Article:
Page last updated at 02:05 GMT, Saturday, 29 March 2008

Lebanese leader condemns Syrians

Fouad Siniora gives a televised address in Beirut, 28 March 2008
Siniora made his speech in front of almost a dozen Lebanese flags

Lebanese Prime Minister Fouad Siniora says his country is not attending an Arab summit in Syria because it was behind Lebanon's long political crisis.

In a televised message addressed to Arab leaders, Mr Siniora said Lebanon had been in a "presidential void" for months due to Syria's interference.

On Friday, two more Arab states - Jordan and Yemen - said their leaders would not attend the annual event.

Egypt and Saudi Arabia are also sending low-level delegations to Damascus.

They accuse Syria of interfering in Lebanese politics.


"Before and during that period Syria played a leading role to exacerbate the crisis... interfering in Lebanon's internal affairs and blocking the election of the consensus candidate to the presidency," Mr Siniora said in his address.

Mr Siniora called on Arab leaders to help mend relations between Syria and Lebanon, stressing his country's "desire to establish healthy, brotherly relations" with its neighbour.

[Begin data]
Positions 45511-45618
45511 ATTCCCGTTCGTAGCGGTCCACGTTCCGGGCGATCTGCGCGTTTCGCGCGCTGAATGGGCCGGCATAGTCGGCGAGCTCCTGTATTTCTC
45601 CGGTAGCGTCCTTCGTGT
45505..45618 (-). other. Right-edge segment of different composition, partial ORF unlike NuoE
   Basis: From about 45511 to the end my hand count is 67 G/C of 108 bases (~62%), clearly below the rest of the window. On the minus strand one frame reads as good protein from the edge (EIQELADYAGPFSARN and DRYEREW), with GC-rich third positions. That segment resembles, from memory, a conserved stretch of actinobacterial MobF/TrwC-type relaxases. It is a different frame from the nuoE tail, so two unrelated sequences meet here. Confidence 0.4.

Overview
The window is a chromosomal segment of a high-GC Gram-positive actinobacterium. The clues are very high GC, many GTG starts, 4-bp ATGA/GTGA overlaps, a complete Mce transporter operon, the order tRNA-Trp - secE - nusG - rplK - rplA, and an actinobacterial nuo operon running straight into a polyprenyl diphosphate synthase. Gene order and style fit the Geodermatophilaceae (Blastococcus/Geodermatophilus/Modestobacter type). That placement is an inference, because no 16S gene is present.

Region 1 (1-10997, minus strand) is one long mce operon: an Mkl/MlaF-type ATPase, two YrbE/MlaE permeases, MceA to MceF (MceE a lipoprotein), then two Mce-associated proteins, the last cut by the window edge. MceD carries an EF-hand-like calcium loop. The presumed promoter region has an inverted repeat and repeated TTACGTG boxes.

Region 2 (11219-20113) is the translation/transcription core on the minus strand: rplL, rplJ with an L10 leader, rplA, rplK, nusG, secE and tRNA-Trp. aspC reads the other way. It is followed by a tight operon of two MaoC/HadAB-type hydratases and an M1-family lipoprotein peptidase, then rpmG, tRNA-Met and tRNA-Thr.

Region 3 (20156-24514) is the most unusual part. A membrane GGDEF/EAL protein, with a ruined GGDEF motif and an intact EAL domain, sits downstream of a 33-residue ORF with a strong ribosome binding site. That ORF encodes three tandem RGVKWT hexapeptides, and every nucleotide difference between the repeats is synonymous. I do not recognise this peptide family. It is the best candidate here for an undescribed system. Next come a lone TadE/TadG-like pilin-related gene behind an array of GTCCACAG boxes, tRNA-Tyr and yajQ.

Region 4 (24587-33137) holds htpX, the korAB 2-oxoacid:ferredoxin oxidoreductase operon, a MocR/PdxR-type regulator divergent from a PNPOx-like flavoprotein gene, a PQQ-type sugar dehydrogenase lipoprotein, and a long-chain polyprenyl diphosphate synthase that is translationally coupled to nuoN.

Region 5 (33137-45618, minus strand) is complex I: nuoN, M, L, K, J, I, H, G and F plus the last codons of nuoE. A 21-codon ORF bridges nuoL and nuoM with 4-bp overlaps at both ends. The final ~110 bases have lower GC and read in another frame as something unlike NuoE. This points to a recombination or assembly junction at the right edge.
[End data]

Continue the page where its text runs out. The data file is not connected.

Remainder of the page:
Lebanon has been without a president since November because of disputes between the pro-Western government, supported by Saudi Arabia and Egypt, and the opposition, which is supported by Syria and Iran.

Correspondents say Syria's detractors have used the issue of Lebanon to voice their unhappiness with Damascus as it hosts the Arab League summit.

Each side blames the other for blocking a final deal on a compromise candidate for the Lebanese presidency.

Pro-Syrian groups insist that the US and its Arab allies are the ones blocking progress.

The Syrian government says that by refusing to turn up, Lebanon has lost a golden opportunity to discuss the crisis, and perhaps find a solution.

Syria was a dominant player in Lebanon for decades before it was made to withdraw its troops in 2005 in the aftermath of the killing of former Lebanese Prime Minister Rafik Hariri - an act which Damascus says it had nothing to do with.

The BBC's Katya Adler in Damascus says that across the Arab world people are sick of the infighting as leaders remain divided over who is to blame for the region's multiple crises.

But it seems unlikely Arab countries will resolve those differences this weekend, she says.

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